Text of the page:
The American Sycamore, or Platanus occidentalis

Platanus occidentalis, a colored
plate by Henri-Joseph Redouté in
North American Sylva, published
in 1819
Wikimedia Commons
The American Sycamore, whose botanical name is Platanus occidentalis, has common names that include American Plane, Buttonball, Buttonwood, Eastern Sycamore, Occidental Plane, and Whitewood. It is a deciduous tree, native throughout the Eastern United States and westward into the Central Plains States, and is generally found in moist soil, particularly along streams and lowlands, where they can reach up to 130 feet in height. In planted landscapes, however, they typically reach heights of 75 to 90 feet.

It has a distinctive yellow-white trunk with exfoliating bark, and its palmate leaves measure eight to 12 inches in length and four to eight inches in width.

A colored plate of the American Sycamore’s leaf, flower, seed ball, and seed, drawn by Henri-Joseph Redouté and engraved by Gabriel, appeared in the English edition of North American Sylva, or A Description of the Forest Trees of the United States, Canada and Nova Scotia, published in 1819.

Written by French botanist François Andrew Michaux and translated by Augustus Lucas Hillhouse, it was noted that “Among trees with deciduous leaves, none in the temperate zones, either on the Old or the New Continent, equals the dimensions of the planes. The species which grows in the Western World is not less remarkable for its amplitude and for its magnificent appearance than the Plane of Asia, whose majestic form and extraordinary size were so much appreciated by the ancients.”

The American Sycamore is indeed a beautiful tree, and Riverview Cemetery has two specimens on the grounds—one in Section H and another in Section L.

Loren Holdridge, Portrait Photographer and Crayon Artist

Ephemeral items connected to persons interred here at Riverview Cemetery always draw my attention, and some months ago while browsing an online auction site I came across the portrait of an unidentified infant who was photographed by Loren Holdridge (1847-1933), a leading portrait photographer and crayon artist in the city. Needless to say, it was a “must-have” item.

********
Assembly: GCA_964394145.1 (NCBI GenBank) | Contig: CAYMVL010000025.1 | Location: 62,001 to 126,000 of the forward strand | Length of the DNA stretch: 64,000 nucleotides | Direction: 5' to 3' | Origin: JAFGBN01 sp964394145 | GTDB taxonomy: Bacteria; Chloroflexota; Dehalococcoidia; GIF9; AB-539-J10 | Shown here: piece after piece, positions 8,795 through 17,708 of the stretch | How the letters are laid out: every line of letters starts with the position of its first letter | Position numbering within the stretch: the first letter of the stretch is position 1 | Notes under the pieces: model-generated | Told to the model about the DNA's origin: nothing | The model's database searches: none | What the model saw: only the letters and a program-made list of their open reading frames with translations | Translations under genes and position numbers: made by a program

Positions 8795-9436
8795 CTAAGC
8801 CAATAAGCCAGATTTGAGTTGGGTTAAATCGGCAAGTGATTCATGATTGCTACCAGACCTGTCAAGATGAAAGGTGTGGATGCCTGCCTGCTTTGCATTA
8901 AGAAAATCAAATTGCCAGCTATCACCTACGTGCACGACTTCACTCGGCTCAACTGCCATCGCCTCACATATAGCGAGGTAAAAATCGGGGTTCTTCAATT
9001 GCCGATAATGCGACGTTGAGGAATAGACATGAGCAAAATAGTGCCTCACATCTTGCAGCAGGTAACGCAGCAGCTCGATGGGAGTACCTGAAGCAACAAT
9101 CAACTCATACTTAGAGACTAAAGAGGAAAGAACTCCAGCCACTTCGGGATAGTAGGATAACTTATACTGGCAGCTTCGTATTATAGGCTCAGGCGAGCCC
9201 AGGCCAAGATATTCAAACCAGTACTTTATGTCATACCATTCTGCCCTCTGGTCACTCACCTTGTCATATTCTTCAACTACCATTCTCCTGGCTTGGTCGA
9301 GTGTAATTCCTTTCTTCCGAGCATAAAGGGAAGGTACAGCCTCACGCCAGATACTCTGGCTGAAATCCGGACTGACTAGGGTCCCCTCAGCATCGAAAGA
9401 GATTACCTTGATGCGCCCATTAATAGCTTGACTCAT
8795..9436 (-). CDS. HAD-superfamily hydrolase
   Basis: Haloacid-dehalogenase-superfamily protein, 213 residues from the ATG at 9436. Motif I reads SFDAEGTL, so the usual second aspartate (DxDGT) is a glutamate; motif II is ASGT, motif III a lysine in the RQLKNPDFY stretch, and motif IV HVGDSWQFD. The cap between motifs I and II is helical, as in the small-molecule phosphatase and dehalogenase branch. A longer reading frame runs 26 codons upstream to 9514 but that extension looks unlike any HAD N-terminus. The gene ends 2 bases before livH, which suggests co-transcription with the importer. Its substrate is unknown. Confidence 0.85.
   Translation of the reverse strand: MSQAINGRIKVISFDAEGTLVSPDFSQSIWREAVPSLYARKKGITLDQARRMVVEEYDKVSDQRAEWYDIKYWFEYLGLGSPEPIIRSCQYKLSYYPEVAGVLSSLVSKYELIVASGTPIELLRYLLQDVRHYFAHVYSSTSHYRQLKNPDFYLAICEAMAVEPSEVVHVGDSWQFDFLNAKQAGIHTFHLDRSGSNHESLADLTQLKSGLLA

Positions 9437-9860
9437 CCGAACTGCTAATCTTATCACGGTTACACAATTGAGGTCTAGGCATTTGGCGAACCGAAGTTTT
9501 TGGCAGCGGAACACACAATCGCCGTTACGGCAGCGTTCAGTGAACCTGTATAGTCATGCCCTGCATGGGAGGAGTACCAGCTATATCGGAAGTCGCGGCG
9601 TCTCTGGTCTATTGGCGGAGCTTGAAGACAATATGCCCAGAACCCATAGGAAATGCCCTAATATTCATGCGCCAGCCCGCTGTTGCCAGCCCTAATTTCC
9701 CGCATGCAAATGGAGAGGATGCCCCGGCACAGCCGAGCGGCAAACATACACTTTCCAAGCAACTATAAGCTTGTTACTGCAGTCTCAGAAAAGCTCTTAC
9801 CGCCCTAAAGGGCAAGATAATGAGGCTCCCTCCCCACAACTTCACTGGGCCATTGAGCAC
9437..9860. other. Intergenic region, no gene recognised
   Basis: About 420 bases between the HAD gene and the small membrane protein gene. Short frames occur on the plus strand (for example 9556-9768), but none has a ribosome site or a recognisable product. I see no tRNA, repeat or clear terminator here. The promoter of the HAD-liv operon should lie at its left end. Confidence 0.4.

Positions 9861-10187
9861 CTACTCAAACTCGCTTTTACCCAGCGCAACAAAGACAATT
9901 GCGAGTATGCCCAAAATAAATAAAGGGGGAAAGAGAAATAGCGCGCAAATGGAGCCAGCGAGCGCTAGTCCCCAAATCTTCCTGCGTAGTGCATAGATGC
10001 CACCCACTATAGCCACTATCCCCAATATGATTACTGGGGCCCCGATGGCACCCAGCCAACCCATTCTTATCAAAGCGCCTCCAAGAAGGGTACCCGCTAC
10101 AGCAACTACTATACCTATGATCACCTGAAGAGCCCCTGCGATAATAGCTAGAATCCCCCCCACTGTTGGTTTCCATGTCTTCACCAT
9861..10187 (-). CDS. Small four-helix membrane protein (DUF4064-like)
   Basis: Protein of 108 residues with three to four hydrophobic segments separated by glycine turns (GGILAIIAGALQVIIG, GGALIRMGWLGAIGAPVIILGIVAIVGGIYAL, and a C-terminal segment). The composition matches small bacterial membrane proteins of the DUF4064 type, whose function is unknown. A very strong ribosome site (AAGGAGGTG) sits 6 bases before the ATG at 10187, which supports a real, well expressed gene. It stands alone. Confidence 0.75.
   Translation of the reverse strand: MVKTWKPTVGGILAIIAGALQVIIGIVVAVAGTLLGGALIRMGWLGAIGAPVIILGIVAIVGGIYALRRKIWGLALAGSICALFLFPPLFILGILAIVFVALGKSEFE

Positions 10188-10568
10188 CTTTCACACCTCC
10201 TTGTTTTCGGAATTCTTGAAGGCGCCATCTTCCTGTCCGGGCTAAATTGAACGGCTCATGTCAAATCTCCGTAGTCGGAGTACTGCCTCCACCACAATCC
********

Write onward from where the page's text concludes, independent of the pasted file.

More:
Portrait of unidentified infant photographed
by Loren Holdridge, c.1890
Author’s collection

“Photography in all its branches is here carried on, and the best and finest work is produced” notes his business profile in Quarter-Century’s Progress of New Jersey’s Leading Manufacturing Centres (International Publishing Co. 1887). “Portraits are likewise made in oils, water colors, pastels, India ink, crayon, etc., in the highest style of art from locket to life size, from original pictures, or from life. The instantaneous process is used … and particular attention is given to the portraiture of little children.”

Yucca flaccida, or Weak-Leaved Adam’s Needle

Yucca flaccida, colored plate by
S.A. Drake in Edward’s Botanical
, published in 1836
While Riverview Cemetery has a significant tree inventory, the grounds also include a rather large collection of perennials and woody plants. I am always on the lookout for those that have a “history,” especially when they are found in our historic cemeteries.

Yucca flaccida, commonly known as the Weak-Leaved Adam’s Needle, is a member of the Asparagaceae family, its Latin epithet deriving from weak sword-like outer leaves that generally fold under their own weight, supporting the inner leaves. Native to Eastern North America from Ontario to Florida, they stand about 1-1/2 feet tall and two feet across, and panicles of bell-shaped creamy white flowers rise four feet above the foliage in early-summer.

A hand-colored lithograph of Y. flaccida drawn by Sarah Ann Drake in London’s Garden of the Horticultural Society in 1835 appeared in Edward’s Botanical Register that was published the following year.